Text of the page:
Black Images Book Bazaar was a destination in Dallas. It was a place where the community came to listen to well-known Black authors. It was a mainstay in the Wynnewood Village from 1977-2007.
It was the brainchild of Emma Rodgers. In the beginning, it wasn’t about a brick and mortar store, but rather, filling a need.
“We started it in 1977. It started as a mail-order business because I needed one. It was supposed to be my son’s 10th birthday and I had to several book stores to find books from the Black experience,” Rodgers said. “I was just fit to be tied because I couldn’t find them. So, we started it as a mail-order, then it went to the flea market. We moved a few times and then we moved across the street to the largest building in 1992.”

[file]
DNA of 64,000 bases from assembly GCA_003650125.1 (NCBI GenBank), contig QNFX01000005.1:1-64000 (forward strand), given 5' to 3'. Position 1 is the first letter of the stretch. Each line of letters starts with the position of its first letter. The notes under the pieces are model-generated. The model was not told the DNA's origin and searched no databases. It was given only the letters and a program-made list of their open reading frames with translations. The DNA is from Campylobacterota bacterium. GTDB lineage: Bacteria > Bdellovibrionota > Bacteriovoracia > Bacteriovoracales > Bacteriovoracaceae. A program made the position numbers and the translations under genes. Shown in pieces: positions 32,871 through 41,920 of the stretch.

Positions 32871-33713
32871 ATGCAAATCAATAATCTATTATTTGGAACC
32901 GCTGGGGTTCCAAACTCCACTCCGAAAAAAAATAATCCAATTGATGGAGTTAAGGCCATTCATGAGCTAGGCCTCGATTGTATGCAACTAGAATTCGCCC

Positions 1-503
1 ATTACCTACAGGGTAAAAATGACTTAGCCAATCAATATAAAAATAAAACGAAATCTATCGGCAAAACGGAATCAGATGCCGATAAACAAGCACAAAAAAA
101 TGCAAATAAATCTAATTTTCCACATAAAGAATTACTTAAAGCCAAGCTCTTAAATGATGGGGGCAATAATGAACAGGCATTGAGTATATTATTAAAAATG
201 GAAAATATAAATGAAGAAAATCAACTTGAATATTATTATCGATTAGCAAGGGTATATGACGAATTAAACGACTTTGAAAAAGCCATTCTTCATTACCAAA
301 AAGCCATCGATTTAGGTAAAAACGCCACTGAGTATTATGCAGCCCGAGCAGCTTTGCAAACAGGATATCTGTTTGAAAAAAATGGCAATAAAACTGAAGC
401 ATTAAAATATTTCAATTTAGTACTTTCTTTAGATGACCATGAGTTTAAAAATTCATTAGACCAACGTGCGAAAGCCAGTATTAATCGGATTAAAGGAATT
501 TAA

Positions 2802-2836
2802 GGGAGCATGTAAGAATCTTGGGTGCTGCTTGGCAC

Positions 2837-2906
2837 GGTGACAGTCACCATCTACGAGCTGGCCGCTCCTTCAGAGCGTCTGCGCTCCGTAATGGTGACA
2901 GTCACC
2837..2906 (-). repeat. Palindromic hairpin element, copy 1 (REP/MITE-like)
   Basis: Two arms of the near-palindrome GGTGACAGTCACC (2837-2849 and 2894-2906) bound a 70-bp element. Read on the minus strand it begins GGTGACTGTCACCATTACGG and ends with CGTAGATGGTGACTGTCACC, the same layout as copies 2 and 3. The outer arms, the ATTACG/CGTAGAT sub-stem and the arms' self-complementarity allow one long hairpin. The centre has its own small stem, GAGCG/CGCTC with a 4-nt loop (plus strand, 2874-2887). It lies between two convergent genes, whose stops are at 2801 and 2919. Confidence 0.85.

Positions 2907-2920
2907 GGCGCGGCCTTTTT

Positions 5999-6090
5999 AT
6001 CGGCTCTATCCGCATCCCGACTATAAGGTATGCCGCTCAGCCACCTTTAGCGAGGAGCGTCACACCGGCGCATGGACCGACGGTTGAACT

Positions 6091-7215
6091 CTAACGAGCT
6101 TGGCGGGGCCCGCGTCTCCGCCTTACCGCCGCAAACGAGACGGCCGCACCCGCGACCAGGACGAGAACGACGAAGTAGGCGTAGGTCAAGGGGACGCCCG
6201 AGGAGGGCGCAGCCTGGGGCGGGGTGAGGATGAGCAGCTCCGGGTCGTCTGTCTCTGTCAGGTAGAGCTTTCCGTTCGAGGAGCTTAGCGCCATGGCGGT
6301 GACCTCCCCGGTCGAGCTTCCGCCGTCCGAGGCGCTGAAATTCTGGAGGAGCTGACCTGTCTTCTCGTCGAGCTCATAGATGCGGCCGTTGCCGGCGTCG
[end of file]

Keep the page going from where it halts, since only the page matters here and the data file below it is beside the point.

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Black Images, as it was commonly referred to, closed in 2006, but not before it left a lasting impact on the community.
The likes of Dr. Maya Angelou, Terry McMillan and Derrick Bell all made stops at Black Images.
“It was a destination. It was a place people wanted to come to. Every time we had an author come to town, we would try to get a book club to host it and that would engage the audience for it,” Rodgers said.
Rodgers has continued to spread her passion for reading and the Black experience through the years, especially during the pandemic. Continuing to stay engaged with her community, including virtual readings with the Bishop Arts Theatre Center called Storytime at Bedtime in the age of COVID-19.
She is currently the curator of the African American Arts Museum at the Martin Luther King Center in Dallas but calls herself a full-time community volunteer.